‘Detective Pikachu’ Game Review: Not The Most Striking ‘Pokémon’ Title

Detective Pikachu Artwork (Image: Nintendo/The Pokémon Company)

Detective Pikachu Artwork (Image: Nintendo/The Pokémon Company)

Very few franchises in this medium have attained the success Pokémon has. Game Freak’s pet project quickly evolved past its monochromatic beginnings to inspire an anime adaptation, several manga publications, droves of merchandise, and – of course – countless sequels and spin-offs. Many of those side games branched out into different genres, but the adventure genre was one the evergreen property never explored until the Nintendo 3DS exclusive Detective Pikachu. Creatures, one of Pokémon‘s co-owners, developed this particular installment. Japanese audiences originally got to sample Detective Pikachu through an incomplete downloadable release in 2016, while the whole adventure was released internationally in March 2018.

Detective Pikachu stars two protagonists, the titular Detective Pikachu and his human partner Tim Goodman, the latter of whom came to Ryme City to discover the whereabouts of his missing father, Harry. The kid soon meets – and shockingly can understand – Detective Pikachu, an amnesiac specimen who claims to be a world-class detective. He was formerly Harry’s partner Pokémon, but the boastful mouse is incapable of using any attacks, a bizarre trait considering the battle-centric world Pokémon inhabit. As their agendas overlap, they team up, with Tim conversing with the human cast while Pikachu interrogates his fellow Pokémon. 

Detective Pikachu
Game Freak director Junichi Masuda sought to broaden the image of the Pikachu character, something Detective Pikachu certainly achieved. (Image: Nintendo/The Pokémon Company)

The controls are typical for the genre; you control Tim (whom Pikachu follows), and moving the circle-pad moves the boy in the corresponding direction. Pressing A next to someone allows the appropriate protagonist to converse with the subject, and a dialogue tree allows players to ask witnesses questions. Clicking the A button when standing next to a conspicuous object will add it to your inventory or allow you to investigate it. In the tradition of the genre, there are occasional puzzles to solve. However, only one near the end of the game, where you had to carefully ration and spend money, stood out. Should players find themselves struggling during an investigation, Pikachu will give Tim a hint. There are also periodic quick time events that attempt to spice things up with an action-heavy sequence. I never failed one – chances are you won’t either – and they add little beyond being brief breathers from the typical protocol.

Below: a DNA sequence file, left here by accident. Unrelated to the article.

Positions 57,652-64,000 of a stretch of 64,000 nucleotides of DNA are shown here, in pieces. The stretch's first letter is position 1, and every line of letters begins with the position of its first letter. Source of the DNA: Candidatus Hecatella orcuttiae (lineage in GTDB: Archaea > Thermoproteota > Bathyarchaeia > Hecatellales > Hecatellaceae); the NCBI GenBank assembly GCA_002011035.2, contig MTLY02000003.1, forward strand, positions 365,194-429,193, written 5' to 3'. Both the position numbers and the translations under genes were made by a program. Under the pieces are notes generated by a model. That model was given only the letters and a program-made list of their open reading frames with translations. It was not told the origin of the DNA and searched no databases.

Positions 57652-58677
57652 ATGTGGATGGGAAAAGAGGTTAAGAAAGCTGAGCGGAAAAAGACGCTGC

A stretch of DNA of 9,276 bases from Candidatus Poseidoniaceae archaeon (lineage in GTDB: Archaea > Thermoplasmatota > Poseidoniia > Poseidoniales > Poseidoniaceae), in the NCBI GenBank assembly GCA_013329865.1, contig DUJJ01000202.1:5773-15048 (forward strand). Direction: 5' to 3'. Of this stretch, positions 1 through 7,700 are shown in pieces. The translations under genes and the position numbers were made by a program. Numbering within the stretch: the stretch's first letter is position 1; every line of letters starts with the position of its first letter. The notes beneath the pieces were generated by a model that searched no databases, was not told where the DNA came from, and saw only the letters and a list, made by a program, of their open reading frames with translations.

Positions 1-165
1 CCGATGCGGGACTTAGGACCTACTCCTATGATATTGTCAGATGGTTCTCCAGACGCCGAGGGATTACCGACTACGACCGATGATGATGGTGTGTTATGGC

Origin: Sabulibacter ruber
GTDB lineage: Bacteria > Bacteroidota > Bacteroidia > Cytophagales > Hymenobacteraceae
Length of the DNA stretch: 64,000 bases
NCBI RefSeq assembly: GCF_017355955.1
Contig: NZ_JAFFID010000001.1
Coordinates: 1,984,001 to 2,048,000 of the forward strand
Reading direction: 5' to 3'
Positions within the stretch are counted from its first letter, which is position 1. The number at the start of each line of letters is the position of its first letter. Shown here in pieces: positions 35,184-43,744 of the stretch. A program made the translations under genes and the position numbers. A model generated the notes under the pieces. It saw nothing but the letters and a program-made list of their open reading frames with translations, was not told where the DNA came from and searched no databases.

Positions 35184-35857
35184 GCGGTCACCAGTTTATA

Solid writing is essential to any adventure game, and Detective Pikachu benefits greatly from how both of its leads are genuinely likable. Detective Pikachu is rambunctious and confident, forming a nice dynamic with his more grounded companion. Regrettably, the rest of the cast isn’t up to their standard; most of their associates – human and Pokémon alike – are just kind of there, used as props to march the plot along or make the world look populated. Disappointingly, both major antagonists are particularly awful; their machinations and personalities are entirely one-dimensional, neutering any satisfaction that’d come from besting them. In fairness, the ending could suggest there are further, greater threats lurking about, but that does little to benefit this game. Creatures, however, kindly took care to curate a diverse array of Pokémon from all seven of the then-available generations, culling a nice mixture of franchise fixtures like GengarMimikyu and Charizard to obscure favorites like Tropius

In terms of the game’s structure, every chapter – of which there are nine – offers its own case that ties into and develops the greater narrative. None of them are particularly novel or hard to solve, however; it’ll be a recurring pattern that you’ll figure things out ahead of Pikachu and Tim and will therefore wait for them to catch up. Detective Pikachu is incredibly easy and linear; anyone with experience in the genre or who’s simply paying attention should clear it without hassle. I don’t mind the dearth of difficulty – this will likely be the first adventure game many kids play – but it does leave the campaign lacking for older, more seasoned players. Unfortunately, the presentation is fairly underwhelming too; character animations are clunky and, while the voice acting is nice, the music is subpar, adding texture to scenes but nothing beyond that.

However, Pokémon‘s universe is a robust place, and I can excuse Detective Pikachu‘s deficiencies because I did enjoy experiencing a different take on it. Detective Pikachu failed to evince itself as one of the brand’s stronger spin-offs (efforts like Snap and the four Mystery Dungeon games are more likely to be recognized among dedicated fans), and it was completely eclipsed in public mindshare by the live-action movie that’s based on it. But Creatures’ Detective Pikachu endures as an interesting curio within the series; there’s just enough about it to like regardless of skill level, and I hope its upcoming sequel builds upon its strengths.

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